Nobody needs to be told they sin. We know it intuitively even though we may argue the point. Even if we won’t admit our sin, we know when we’ve been sinned against. The Bible clearly says “all have sinned” (Romans 3:23). Sin pays, but nothing we want to collect. The wages of sin is death, but God’s gift is eternal life through Jesus Christ our Lord.

Jesus, Son of God and Son of Man, came as a sinless sacrifice to endure the death penalty imposed on sinners. With sin’s price paid, we are offered a free pardon and the opportunity to enjoy life to the full.

Who doesn’t want to cheat death? Jesus offers life to the dead. This Easter, instead of just gathering with other dead men to go through another religious ceremony, why not accept the offer?

Jesus said unto her, I am the resurrection, and the life: he that believeth in me, though he were dead, yet shall he live:   (John 11:25)

The Cross: The Ultimate Intervention

 The A&E television series Intervention will start a new season tomorrow. The story line is pretty much the same every episode: a bunch of people come together to stage the rescue of a hapless family member whose substance abuse and/or prostitution to support their addiction has brought them to the edge of a precipice.

In short, it’s a televised last-ditch effort to save somebody from the grave. Invariably, the person at the center of the intervention insists they don’t need help. Sometimes they relent and accept rescue. Other times, they tell their family members to go to hell and walk away.

It would be tempting to judge these people as whacked and to congratulate myself for not being “like them” – were the show not so graphic a depiction of the human condition.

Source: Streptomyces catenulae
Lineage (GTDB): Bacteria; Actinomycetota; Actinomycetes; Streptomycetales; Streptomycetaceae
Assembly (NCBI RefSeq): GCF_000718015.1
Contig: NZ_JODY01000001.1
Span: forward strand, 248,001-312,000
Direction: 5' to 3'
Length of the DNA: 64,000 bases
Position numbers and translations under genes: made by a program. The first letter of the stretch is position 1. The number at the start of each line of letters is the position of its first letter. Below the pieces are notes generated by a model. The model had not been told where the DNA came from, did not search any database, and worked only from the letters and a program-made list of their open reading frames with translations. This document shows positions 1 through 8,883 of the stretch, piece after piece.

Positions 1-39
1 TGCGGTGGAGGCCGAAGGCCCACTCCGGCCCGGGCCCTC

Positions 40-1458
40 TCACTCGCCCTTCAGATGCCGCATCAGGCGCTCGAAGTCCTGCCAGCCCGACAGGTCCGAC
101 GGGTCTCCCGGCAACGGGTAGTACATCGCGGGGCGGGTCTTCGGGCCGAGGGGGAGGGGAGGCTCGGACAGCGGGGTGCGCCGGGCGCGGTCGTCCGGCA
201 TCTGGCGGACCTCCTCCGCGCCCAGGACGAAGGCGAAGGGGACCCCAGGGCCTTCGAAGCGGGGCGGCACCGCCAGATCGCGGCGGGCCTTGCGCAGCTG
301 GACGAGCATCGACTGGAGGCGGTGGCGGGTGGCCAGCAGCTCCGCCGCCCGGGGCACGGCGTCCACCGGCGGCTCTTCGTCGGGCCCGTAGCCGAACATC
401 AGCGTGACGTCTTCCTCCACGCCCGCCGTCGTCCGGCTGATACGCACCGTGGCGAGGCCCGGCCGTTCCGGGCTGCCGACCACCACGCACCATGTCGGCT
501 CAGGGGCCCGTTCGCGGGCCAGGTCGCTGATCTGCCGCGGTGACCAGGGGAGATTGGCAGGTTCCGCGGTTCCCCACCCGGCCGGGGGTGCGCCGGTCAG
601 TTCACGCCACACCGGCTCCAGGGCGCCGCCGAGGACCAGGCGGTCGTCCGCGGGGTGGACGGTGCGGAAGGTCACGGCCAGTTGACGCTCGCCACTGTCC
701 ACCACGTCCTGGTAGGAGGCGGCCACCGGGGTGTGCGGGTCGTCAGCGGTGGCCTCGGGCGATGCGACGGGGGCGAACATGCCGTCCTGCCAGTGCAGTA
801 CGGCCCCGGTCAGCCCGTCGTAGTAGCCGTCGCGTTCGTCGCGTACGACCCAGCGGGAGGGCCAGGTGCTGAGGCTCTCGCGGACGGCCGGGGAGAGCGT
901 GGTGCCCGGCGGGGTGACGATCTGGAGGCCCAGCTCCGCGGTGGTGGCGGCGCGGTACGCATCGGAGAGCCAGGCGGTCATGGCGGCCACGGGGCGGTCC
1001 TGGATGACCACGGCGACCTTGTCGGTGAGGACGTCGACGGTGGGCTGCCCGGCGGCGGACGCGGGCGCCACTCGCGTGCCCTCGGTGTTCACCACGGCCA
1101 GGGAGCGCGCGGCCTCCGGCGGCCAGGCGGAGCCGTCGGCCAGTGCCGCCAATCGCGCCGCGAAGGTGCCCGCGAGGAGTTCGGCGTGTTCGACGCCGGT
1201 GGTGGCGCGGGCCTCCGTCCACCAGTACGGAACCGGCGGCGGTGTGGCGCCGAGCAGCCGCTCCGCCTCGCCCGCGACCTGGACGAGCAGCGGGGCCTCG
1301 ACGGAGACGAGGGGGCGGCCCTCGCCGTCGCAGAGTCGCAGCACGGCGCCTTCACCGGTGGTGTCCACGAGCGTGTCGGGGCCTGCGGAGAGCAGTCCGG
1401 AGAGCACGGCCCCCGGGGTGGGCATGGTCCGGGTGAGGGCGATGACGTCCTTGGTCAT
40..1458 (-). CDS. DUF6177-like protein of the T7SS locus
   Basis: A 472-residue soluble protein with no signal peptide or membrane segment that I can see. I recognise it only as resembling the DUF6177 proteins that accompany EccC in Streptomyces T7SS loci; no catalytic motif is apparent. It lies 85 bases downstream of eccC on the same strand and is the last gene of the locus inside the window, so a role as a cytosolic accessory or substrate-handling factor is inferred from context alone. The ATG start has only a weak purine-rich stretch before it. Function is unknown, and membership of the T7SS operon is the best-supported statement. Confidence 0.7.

At our core, we all are fatally addicted to sin; we can’t help ourselves.  To quote T.D. Jakes, “There is no human remedy for sin.” Each of us needs Divine Intervention. Yet, like the church in Laodicea, we live in denial.

You say, ‘I am rich. I have everything I want. I don’t need a thing!’ And you don’t realize that you are wretched and miserable and poor and blind and naked. Rev 3:17

Search the Bible and you’ll find one helpless sinner after another and a God who stands ready to intervene.

Consider two snapshots:

  •  In Ezekiel 37, the prophet stands in a valley of dry bones. These bones belong to the long dead, bleached by the sun, brittle, disconnected. God asks the question: Can these bones live? From a human perspective, they’re hopeless. But the question is being asked by God with Whom nothing is impossible. So the prophet replies: “Lord, you know.”

The bones can do nothing for themselves. God takes the initiative. He does all the work.

He tells the prophet to speak to the bones these words: I will put flesh and muscles on you and cover you with skin. I will put breath into you, and you will come to life. Then you will know that I am the LORD.

Then God does what He says right there, right then. The image is of God opening the grave, calling out and reassembling a bunch of raggedy skeletons and speaking life to them so that they stand upright, a living, breathing, mighty army.

  • In Zechariah 3 Joshua the high priest is standing before the Angel of the Lord in filthy robes. Filthy as in: vile, dishonored, morally defiled, unclean. Picture a priest standing in a holy place before a holy God to perform some religious ceremony while wearing clothes covered in excrement. Despicable. Beside him, ready to accuse him, is satan himself.

“Look at this guy,” satan is prepared to say. “He isn’t fit to serve God. He doesn’t deserve to be here. Look at him; he’s nasty, full of sin.” Joshua stands mute. He can say nothing in his own defense. The charge is true. The Lord Himself rebukes satan.  The Lord gets the filthy robes removed from Joshua and gives him new, clean clothes.

This is the human situation before God. Dead, filthy, justly accused, hopeless without the work of Christ on the Cross. That work is The Ultimate Intervention, and that’s worth contemplating during this season of Lent.

Need Debt Forgiveness?

  What you don’t know can hurt you. You don’t know what you don’t know. By the time you learn, the fix-it boat may have sailed.  Want a real life example?